Santayana's Treatment of Teleology

Bulletin of the Santayana Society 28 (28):1-10 (2010)
Santayana's epiphenomenalism is best understood as part of his thinking about teleology and final causes. Santayana makes a distinction between final causes, which he rejects, and teleology, which he finds ubiquitous. Mental causation is identified with a doctrine of final causes which he argues is an absurd form of causation. Thus mental causes are rejected and Santayana embraces epiphenomenalism.
Keywords George Santayana  Teleology  Epiphenomenalism
Categories (categorize this paper)
DOI 10.5840/201028282
 Save to my reading list
Follow the author(s)
My bibliography
Export citation
Find it on Scholar
Edit this record
Mark as duplicate
Revision history Request removal from index
Download options
PhilPapers Archive

Upload a copy of this paper     Check publisher's policy on self-archival     Papers currently archived: 22,660
External links
Setup an account with your affiliations in order to access resources via your University's proxy server
Configure custom proxy (use this if your affiliation does not provide a proxy)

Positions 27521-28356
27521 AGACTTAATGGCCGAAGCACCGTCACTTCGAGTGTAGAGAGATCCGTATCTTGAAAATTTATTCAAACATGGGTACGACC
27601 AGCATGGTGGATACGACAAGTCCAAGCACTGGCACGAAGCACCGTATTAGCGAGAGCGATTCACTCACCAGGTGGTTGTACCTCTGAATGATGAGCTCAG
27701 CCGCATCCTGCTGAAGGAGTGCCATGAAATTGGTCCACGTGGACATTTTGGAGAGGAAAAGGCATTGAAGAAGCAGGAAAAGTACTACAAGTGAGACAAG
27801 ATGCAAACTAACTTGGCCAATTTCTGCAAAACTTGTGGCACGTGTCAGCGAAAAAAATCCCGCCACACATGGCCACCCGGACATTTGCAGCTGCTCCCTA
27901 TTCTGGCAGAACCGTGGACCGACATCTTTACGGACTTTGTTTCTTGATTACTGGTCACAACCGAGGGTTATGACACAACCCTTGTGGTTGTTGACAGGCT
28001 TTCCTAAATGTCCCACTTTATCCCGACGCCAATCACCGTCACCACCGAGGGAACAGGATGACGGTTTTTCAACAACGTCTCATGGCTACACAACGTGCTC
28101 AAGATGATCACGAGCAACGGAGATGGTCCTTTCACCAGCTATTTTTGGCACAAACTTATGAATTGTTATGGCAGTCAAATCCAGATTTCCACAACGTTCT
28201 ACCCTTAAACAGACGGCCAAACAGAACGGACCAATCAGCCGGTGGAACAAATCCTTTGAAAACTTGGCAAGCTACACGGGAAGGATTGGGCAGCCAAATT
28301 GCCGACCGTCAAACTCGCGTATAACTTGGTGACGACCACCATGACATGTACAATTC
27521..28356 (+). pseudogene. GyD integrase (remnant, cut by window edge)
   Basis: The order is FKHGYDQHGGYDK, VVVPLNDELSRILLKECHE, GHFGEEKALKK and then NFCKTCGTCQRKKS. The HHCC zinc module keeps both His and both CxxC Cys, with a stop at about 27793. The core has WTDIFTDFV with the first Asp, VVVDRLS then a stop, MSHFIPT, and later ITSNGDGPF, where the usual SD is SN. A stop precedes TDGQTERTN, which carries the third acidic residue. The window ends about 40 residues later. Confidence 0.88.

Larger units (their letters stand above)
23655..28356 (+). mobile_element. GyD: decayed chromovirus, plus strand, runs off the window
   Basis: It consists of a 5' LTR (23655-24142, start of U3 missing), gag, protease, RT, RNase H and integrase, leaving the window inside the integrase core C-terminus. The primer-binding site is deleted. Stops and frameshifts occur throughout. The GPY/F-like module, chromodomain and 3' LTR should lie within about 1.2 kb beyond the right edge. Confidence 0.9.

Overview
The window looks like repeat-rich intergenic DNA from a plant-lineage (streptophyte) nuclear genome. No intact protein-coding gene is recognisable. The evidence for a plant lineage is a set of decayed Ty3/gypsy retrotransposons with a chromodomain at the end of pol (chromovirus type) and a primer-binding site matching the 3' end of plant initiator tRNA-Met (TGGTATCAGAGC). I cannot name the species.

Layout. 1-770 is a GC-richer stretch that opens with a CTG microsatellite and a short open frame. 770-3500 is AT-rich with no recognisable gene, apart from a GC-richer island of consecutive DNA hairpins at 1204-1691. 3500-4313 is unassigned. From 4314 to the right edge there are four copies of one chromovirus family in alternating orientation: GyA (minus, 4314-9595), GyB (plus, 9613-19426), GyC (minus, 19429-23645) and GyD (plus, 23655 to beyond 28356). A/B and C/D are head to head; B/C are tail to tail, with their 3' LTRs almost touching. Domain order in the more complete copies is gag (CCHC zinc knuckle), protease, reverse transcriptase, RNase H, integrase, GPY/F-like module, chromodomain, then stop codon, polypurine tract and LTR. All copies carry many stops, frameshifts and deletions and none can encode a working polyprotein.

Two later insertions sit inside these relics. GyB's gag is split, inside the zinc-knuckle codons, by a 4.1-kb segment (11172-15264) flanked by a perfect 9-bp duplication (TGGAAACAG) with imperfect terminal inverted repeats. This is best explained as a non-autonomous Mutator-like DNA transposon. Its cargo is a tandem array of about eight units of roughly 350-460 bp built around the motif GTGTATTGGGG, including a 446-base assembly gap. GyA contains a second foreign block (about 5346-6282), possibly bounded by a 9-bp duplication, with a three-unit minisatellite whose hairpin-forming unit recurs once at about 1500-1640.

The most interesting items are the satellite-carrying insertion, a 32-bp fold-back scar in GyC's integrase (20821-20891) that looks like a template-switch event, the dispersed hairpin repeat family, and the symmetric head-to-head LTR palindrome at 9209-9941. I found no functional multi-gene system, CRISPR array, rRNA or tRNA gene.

Through your library
References found in this work BETA

No references found.

Add more references

Citations of this work BETA

No citations found.

Add more citations

Similar books and articles
Van Meter Ames (1964). Santayana at One Hundred. Journal of Aesthetics and Art Criticism 22 (3):243-247.
Krzysztof Skowronski (2009). Angus Kerr-Lawson, Abulensean Pragmatism, and the Problem of Values. Transactions of the Charles S. Peirce Society 45 (4):pp. 532-542.

Monthly downloads

Added to index


Total downloads

27 ( #157,182 of 1,938,852 )

Recent downloads (6 months)

4 ( #163,235 of 1,938,852 )

How can I increase my downloads?

My notes
Sign in to use this feature

Start a new thread
There  are no threads in this forum
Nothing in this forum yet.